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Out of Africa into the Snow
Monday, November 21, 2022


The cold white stuff on the ground of the Sun Valley Community School campus took their breath away. After all, many had never seen snow before.

But the thrill of a snowball fight, it seems, is universal regardless of whether one has grown up in snow country or not. And some 30 youth refugees from African countries quickly got into the swing of it pelting their Sun Valley Community School counterparts with snow.

“Their eyes opened wide as soon as they began to see it on the way up here,” said Ernso Pierre.

Eighty Wood River Valley students and adults hosted 30 refugee youth and 20 refugee adults from Twin Falls last week for a day of fun and games and getting to know one another.

They played basketball and indoor soccer in the gym of the Sun Valley Community School and shared a lunch of fried chicken, green beans, chocolate chip cookies and rice. They created Thanksgiving turkey art projects, friendship bracelets sporting the names of their country of origin and made chocolate bombs at the Community Campus. Then they capped their day with a talent show.

“I like fried chicken,” said Salima of Tanzania, pointing to a plate loaded with foods that were a novelty to those who had recently made their way to Idaho.

Some of the youth had been in Twin Falls for a few years; others, a few weeks, coming from countries like Congo, Tanzania, Uganda and East Africa.

Most, like 12-yearold Zina Wilondan of East Africa, were able to speak English even though, Zina admitted, she misses speaking her own language.

Alvaro Untiveros, a junior at Sun Valley Community School, watched the interactions with interest. He came to the Sun Valley Community School as a student from Peru, following in the footsteps of his brother who is now studying engineering at college.

“I spend my time reading with books,” said Untiveros, who is looking forward to seeing his family in Peru during Christmas break. “I love Hemingway—‘A Farewell to Arms’ and learning about the fish world from my teacher Mr. (Phil) Huss. You guys have very good people, and I feel kindness. People from Africa need amnesty, respect, too. They’re people.”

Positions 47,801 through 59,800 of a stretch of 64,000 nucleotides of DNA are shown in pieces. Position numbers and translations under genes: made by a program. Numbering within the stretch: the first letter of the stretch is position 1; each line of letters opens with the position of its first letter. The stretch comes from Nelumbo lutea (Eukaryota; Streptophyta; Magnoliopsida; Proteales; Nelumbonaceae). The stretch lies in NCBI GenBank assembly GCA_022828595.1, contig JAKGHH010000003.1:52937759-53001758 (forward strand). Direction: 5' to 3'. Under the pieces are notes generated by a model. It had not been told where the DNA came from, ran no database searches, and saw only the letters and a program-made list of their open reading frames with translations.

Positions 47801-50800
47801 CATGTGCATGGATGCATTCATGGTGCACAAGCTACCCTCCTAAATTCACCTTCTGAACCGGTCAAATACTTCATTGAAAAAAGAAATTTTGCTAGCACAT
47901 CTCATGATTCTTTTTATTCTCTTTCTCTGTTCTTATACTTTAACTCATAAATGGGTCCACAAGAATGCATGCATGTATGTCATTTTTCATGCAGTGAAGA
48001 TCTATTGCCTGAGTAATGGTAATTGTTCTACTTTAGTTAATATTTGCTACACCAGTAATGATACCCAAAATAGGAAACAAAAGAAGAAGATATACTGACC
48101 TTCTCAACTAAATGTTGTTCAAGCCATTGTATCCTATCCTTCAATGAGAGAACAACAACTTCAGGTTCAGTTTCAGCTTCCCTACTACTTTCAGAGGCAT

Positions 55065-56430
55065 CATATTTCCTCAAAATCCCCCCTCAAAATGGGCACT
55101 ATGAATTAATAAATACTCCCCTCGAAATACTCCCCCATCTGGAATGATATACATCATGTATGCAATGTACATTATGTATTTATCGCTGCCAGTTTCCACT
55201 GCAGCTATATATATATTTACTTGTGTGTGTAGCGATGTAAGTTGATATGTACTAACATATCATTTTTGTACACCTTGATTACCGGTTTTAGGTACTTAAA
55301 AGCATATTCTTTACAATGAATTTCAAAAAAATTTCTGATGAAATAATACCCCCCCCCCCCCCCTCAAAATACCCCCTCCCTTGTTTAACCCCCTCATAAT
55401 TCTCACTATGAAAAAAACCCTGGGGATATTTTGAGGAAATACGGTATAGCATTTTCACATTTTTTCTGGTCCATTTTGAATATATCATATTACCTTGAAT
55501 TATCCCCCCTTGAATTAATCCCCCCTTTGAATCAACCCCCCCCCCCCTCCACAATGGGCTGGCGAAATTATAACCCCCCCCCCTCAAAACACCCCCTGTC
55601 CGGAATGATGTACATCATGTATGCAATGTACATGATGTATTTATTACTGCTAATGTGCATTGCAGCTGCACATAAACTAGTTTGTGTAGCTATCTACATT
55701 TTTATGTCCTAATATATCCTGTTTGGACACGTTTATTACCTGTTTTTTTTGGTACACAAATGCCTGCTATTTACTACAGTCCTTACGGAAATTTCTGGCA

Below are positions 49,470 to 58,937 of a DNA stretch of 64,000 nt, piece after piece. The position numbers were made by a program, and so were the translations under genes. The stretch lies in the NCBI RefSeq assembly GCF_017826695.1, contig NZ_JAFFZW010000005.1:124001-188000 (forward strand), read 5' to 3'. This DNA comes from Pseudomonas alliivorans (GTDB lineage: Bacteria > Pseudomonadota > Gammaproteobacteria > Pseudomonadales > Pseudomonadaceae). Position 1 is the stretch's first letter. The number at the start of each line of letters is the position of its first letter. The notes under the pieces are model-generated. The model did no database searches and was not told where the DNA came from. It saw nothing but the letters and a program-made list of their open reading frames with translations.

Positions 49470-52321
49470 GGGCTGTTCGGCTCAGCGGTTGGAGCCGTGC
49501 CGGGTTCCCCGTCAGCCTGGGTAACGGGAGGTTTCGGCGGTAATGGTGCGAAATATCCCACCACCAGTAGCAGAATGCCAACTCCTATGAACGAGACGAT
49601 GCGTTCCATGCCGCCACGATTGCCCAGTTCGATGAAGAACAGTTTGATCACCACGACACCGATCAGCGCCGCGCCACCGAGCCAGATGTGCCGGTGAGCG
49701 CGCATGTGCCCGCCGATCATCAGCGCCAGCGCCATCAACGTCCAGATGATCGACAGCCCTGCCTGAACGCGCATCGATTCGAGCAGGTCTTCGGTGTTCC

The day was organized by Sun Valley Community School teacher Calysta Phillips who oversees the Community Table/Mesa Comunitaria, an organization of high school teenagers who build bridges between people in the valley by providing meals, resources and joyful activities for underserved children. She enlisted the help of Drennan Wesley, 11th grade U.S. history teacher at Sun Valley Community School, and Ernso Pierre, who came from Haiti nearly five years ago and now works for the Twin Falls-based Reach New Heights, which helps refugees learn the English language and learn what resources are available.

They had never met one another in person but had learned about each other through church. Both are members of the Church of Latter-day Saints---Wesley in Hailey and Pierre in Twin Falls. Wesley had taught his class about the Holocaust and First Nations and wondered how he might give his students the opportunity to talk with people who are different from them. He wanted them to talk, laugh and play games with one another.

“We want to see them having fun together, to build memories,” he said. “A huge success would be for them to exchange Instagram addresses.”

“We thought it would be a wonderful opportunity to introduce youth to a world beyond Twin Falls and give them a chance to get to meet others their own ages,” added Pierre. “Things like this we should do all the time. I hope we can return.”

Amelie Ries an 11-yer-old sixth grader, said she enjoyed helping out.

“I like meeting new friends,” she said. “I haven’t met anyone from Africa before, and now I have friends from Africa.”

Jake Jacoby a seventh grader, echoed her sentiments: “They’ve been really fun and they’re really, really nice.”


1,217 refugees resettled in Idaho during fiscal year 2022, according to the Idaho Office for Refugees.

1,075 individuals are projected to arrive between Oct. 1, 2022 and Sept. 30, 2023.

The majority of refugee arrivals in Idaho during the past year came from Afghanistan as part of Operation Allies Welcome.

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